Monday, June 30, 2008

Revenue Cycle Management Reformation

Earlier this month, KLAS announced the release of their report on “Revenue Cycle Management Reformation: Will Software Solutions Keep Up?”. KLAS interviewed hospital executives in 171 organizations to understand their revenue cycle management (RCM) plans and their views on RCM software vendors.

Paul Pitcher, KLAS’s Revenue Cycle Research Director, sat down with me to talk about the study and its implications.

Q. Why is the report entitled “Reformation”? This leaves the impression that RCM is just now leaving Medieval times.

RCM is a newer term. We used to focus more narrowly on patient accounting. The need now is to support the entire revenue cycle. There are a number of other components and deeper levels of technologies that need to be applied. And to that end, there needs to be a reformation for those vendors to plan on providing functionality to every point in the revenue cycle.

Q. About 6 years ago, an RCM survey found that 25% of hospitals were planning to replace their RCM systems. Do you think the 38% you found in your study seems like a statistically significant increase?

I would say it’s probably statistically significant. Six years ago the need was clinical systems. While that need hasn’t changed for many, for others, they have addressed the clinical systems gap and are now coming around to address their oldest technologies. For many, that is the revenue cycle.

Q. Half (of the 38%) are planning on staying with their current vendor and half will switch. And those replacements will begin in the next 2 years. That sounds like an extraordinarily high level of RCM activity. About 10 years after the last major wave (pre Y2K). Why are these changes happening now? What are the drivers for changing the revenue cycle systems?

For some, clinicals are solved and now it is time to address financials. For others, it is an opportunity to address clinicals and financials as part of a single vendor solution. The vision there is for an integrated solution with clinicals, financials and optimally even ambulatory. The drivers vary but in large part, it is a desire to bring additional levels of technology to improve revenues. It might be to displace bolt-ons in favor of an all encompassing integrated solution. It might be to offer greater levels of technology through workflow, minimizing what are currently manual processes. All of this has to be weighed against the question of whether these changes to the revenue cycle will ultimately yield an ROI.

Q. Of the 38% replacing RCM, half will change RCM vendors. What percentage of those will change to their CIS vendor?

The question asked during the study is “What impact will your current CIS vendor have on the decision to purchase the next generation RCM solution” 55% of respondents said the impact was high. Additionally, about a quarter of respondents said they were likely to replace their core clinical systems in the future.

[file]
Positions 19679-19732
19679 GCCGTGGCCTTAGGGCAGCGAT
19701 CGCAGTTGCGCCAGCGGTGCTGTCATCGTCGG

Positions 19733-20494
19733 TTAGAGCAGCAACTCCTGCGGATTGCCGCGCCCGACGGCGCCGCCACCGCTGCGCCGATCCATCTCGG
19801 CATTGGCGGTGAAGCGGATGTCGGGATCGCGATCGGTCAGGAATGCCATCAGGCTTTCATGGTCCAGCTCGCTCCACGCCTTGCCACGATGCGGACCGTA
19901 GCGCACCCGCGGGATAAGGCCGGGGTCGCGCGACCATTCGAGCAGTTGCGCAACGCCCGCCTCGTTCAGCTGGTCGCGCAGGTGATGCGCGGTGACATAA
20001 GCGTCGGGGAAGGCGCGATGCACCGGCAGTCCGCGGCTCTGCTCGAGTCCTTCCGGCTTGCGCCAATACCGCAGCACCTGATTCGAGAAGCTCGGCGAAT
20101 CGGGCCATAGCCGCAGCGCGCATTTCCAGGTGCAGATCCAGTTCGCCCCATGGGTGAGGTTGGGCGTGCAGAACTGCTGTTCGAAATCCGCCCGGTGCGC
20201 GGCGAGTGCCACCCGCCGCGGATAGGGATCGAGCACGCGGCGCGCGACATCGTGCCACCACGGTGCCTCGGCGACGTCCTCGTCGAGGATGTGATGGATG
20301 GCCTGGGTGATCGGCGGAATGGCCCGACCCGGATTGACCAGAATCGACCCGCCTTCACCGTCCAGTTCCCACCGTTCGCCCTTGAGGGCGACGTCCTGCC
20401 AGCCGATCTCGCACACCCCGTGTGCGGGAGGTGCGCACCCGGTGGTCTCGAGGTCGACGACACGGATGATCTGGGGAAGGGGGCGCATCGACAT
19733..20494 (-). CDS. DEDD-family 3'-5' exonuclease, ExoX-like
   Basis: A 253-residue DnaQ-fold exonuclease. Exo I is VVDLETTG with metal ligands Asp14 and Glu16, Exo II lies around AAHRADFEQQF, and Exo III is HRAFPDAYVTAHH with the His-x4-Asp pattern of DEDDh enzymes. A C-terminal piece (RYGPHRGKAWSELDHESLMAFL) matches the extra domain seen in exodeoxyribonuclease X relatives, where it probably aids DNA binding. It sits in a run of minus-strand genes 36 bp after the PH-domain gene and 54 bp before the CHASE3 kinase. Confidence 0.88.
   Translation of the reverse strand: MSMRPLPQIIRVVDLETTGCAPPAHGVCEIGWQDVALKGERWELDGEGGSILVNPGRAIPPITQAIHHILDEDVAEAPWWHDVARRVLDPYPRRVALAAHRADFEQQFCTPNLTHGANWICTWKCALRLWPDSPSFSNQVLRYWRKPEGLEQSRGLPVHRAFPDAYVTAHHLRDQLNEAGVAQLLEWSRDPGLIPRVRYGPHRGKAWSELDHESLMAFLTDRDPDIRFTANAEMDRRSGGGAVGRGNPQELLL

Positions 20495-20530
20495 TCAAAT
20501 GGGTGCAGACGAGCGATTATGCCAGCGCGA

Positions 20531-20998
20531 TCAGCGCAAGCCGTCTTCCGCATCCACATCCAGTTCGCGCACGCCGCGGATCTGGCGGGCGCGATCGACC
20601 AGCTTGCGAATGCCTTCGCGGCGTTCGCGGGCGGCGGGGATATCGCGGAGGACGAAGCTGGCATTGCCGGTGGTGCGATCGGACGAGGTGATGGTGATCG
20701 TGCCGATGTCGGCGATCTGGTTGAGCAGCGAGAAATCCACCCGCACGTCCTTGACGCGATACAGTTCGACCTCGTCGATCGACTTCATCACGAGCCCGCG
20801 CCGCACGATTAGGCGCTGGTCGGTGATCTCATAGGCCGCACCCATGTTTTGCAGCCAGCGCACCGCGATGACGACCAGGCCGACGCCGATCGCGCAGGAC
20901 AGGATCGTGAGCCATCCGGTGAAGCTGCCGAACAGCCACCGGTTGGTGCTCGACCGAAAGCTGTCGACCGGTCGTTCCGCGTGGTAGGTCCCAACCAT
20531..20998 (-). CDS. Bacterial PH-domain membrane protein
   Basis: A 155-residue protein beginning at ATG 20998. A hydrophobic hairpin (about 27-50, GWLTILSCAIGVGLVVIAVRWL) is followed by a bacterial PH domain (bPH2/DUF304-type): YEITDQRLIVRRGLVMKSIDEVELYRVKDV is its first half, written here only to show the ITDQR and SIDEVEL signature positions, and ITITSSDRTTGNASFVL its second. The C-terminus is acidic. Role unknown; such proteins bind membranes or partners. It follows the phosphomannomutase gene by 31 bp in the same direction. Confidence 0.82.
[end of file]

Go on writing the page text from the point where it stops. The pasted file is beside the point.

Q. There’s a striking difference in Desired Features between those that rated “clinical/financial integration” (16%) vs. “overall integration” (45%). Does this suggest that the clinically-driven revenue cycle is over-hyped? And how does pay for performance (P4P) enter into the integration considerations?

Best of breed RCM still has a clear place – those vendors are still getting wins. As to P4P, this tends to be more of a decision support challenge and still in the early stages.

Q. Strikingly, the vendor performance overviews suggest that each of the top 8 major vendors are struggling with aspects of their next generation solutions. Enterprise vendors with the largest current PA install base also seem to be generally lagging in delivery on their next-gen product. Will this slow down actual conversions, as the market waits for “their own” vendor to have a solution?

Some customers have indicated a willingness to wait for their core vendor to deliver. Other customers are clearly not going to wait. One item that clearly will slow down conversions will be an inability to show progress and completeness of design with the technologies that are being delivered. One comment I frequently hear from providers is a desire to avoid the negative experiences associated with a product that is not ready for prime time.

Q. What are the innovations that seemed to drive the most value (for healthcare organizations) and greatest differentiation (for vendors) in the RCM market?

Differentiators will be a centralized or coordinated business office solution versus a single entity hospital solution or a solution that uses technology to maximize the revenues at every opportunity while minimizing the FTE requirements

Differentiators will be an integrated financial and clinical hospital information system or an HIS that also solves the needs of the ambulatory environment.

Differentiators will be process driven workflow functionality that is customer designed

Differentiators may be revenue cycle management solutions that satisfy many of the revenue cycle requirements that are now being left to third party vendors to solve by way of bolt on solutions; in effect, integrated solutions.

No comments: